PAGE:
Up at 6am for breakfast at 7. We were in Southern Nepal now so the temperature was a few degrees more, we were in the malarial zone and the humidity had increased. The hotel ran on its own generator for about 6 hours each day, usually during the evening. There had been no air-conditioning in our bedrooms so the night had been a little bit hot and sticky.
Buffalo sausages and toast for breakfast. We also listened to some of the other guests showing off the mosquito bites they got during the night. Jonathan and I had yet again escaped unharmed.
The first activity of the day was crocodile and bird spotting on the river. There was a mist on the early morning river which gave quite a calming feeling. The only noises were the natural sound of the river and odd splashes from boats and birds taking off. It was quite eerie. The river was very clear and reeds flowed by. You kind of wanted to put your hands in the water and feel its cold loveliness but I had to keep reminding myself that it was full of crocodiles and bugs designed to give me the trots!
The boats were made out of hollowed out trees and felt distinctly unstable. It didn't help that there was a man standing on a little ledge at the back steering with a gondola style stick and a man standing on another edge in front of us describing what we were seeing. It took quite a while for us passengers to get used to riding in the boat. It was a little bit like riding pillion on a motorbike. You had to let the boat rock naturally which was very unnerving. There were quite a few fast deep intakes of breath as people thought the boat was going to tip over, but after about half an hour I think we'd all got the hang of it. This was lucky because that's when we hit the rapids! I'm not talking New Zealand white water rapids but when you have 12 people sitting on a stick moving through crocodile infested waters then it was just as scary.
I caught a glimpse of a baby crocodile poking its head out of the water so the trip was a success. It was a lucky sighting as we had arrived at our stopping point at the edge of the jungle. We de-camped, added more sun-cream and deet and headed into the jungle in search of rhinos, tigers and other jungle beasties.
It was really hot, walking around the jungle for 2 hours especially as the only thing we saw were a few tiger tracks and a few bugs. At one point everyone had to go quiet as the ranger moved stealthily in for a closer look but it turned out to be another party who thought we were a tiger too! We walked all the way back to the place we had climbed into the boats.
The next activity was elephant bathing. We had to sign a disclaimer for this activity but Steve said it was fun. He'd done it and said it was great fun but couldn't do it with us because it's too dangerous. It took a while to work out what he meant: it's ok to do it as a one-off but doing it each time would increase the risk. Everyone was a little bit apprehensive but Rob and I had seem some people doing it as we walked back through the jungle and thought it looked all right. We bravely stepped forwards as first to have a go. Or more, they asked who wanted a go and I foolishly jumped in and made Rob follow me!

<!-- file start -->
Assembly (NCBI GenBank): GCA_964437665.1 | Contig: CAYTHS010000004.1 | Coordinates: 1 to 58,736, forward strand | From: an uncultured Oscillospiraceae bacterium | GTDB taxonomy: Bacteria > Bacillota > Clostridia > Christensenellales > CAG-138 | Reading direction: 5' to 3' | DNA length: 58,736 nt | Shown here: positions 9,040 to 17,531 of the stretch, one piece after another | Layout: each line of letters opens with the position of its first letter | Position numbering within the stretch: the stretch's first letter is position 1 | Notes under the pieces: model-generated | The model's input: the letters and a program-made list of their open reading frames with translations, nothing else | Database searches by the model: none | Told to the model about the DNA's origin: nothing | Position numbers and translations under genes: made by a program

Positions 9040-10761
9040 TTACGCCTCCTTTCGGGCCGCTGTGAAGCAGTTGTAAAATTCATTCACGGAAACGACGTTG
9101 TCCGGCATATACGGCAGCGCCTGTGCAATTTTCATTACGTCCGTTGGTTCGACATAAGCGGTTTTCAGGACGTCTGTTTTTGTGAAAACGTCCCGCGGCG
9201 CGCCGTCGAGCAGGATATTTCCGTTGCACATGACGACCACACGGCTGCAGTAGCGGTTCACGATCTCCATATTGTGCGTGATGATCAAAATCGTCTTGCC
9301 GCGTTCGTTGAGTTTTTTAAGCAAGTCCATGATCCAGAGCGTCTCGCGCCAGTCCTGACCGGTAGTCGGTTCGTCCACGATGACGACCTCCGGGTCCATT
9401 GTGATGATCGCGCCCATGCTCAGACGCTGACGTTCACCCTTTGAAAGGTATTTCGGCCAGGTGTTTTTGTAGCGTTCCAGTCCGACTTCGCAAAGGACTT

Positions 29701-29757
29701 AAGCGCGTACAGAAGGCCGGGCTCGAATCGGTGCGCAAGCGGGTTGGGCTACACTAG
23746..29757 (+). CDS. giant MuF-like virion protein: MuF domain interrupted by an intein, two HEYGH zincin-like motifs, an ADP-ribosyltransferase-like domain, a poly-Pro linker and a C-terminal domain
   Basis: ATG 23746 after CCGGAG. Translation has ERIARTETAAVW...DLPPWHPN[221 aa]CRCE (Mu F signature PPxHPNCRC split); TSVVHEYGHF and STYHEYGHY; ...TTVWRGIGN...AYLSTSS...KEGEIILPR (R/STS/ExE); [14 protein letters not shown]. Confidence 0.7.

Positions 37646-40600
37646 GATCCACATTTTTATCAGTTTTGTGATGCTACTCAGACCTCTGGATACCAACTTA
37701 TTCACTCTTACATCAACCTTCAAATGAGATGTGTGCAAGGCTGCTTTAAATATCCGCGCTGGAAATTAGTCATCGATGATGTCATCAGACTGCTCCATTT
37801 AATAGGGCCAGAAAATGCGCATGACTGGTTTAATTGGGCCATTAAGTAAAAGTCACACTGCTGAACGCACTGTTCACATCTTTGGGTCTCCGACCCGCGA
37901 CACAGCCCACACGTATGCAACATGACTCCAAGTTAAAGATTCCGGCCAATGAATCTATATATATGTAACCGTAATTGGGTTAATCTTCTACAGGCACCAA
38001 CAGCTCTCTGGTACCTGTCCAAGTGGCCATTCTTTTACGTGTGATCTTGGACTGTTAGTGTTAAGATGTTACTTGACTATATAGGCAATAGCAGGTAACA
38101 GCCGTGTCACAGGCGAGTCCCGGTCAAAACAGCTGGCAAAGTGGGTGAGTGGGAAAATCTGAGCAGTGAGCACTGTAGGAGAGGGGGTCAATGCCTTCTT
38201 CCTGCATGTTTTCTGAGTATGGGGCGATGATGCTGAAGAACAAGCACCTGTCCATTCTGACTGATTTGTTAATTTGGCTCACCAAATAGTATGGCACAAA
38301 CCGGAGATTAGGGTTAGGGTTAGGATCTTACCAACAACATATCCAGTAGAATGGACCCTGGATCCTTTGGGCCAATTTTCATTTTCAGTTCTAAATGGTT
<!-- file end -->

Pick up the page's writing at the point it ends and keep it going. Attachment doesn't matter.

I climbed on to the bare back of the elephant. It was a lot warmer and hairier than I had imagined. The elephant man stood on its back behind Rob and me and walked us all out into the river where it was a bit deeper. The elephant slowly bent its head down slurped a considerable volume of river water up its trunk, then raised its trunk up over its head and expelled all of it at a considerable force straight into my face. From that point I could not stop laughing. It was pure fun. After a couple of blasts I predicted when the next one was coming and at the last moment I bent forward over the elephant's head, the jet of water completely missed me and hit Rob in the face. After the usual complaints about not being ready he was laughing uncontrollably too.
Babs popped her knee when she came down from the elephant and there were a couple of other minor injuries as people fell off the elephants but all-in-all it was well worth it. Left the elephant men with a little tip and went back to the hotel for a shower and lunch. Lunch was pretty nice, some kind of clear vegetable soup and a mixture of eastern and western food. Pabi was sitting on her own so I sat with her. I explained to her that leaving someone to eat on their own was considered rude, so we had a little food related-cultural exchange over lunch which was interesting.
No time to rest and we were back in the Jeep travelling to the Elephant Reserve. We spend the afternoon riding elephants through the jungle looking for tigers, rhino and deer. 4 people per elephant sitting in a metal poled box with our legs dangling over the edge. Once you got used to the walking motion of the elephant it was okay. Still didn't see any tigers but we did get quite close to a rhino. The park ranger told us that rhinos were more dangerous than tigers so that made us feel better!
One thing that we all commented on was how rude we thought the Indian people were. They turned up tried to jump the queue and left a trail of litter behind them. It was clear that the park rangers had a lot of work to do and we could tell that they were very disappointed with the Indians casually discarding their litter into the river or where ever they were standing. There were litter bins all over the reserve but they just couldn't be bothered to use them.
We had a free night and we had all thought that it was so nice sitting next to the river that we went back after dinner. I spend a bit more time chatting to Julian and played with the sunset settings on my camera.
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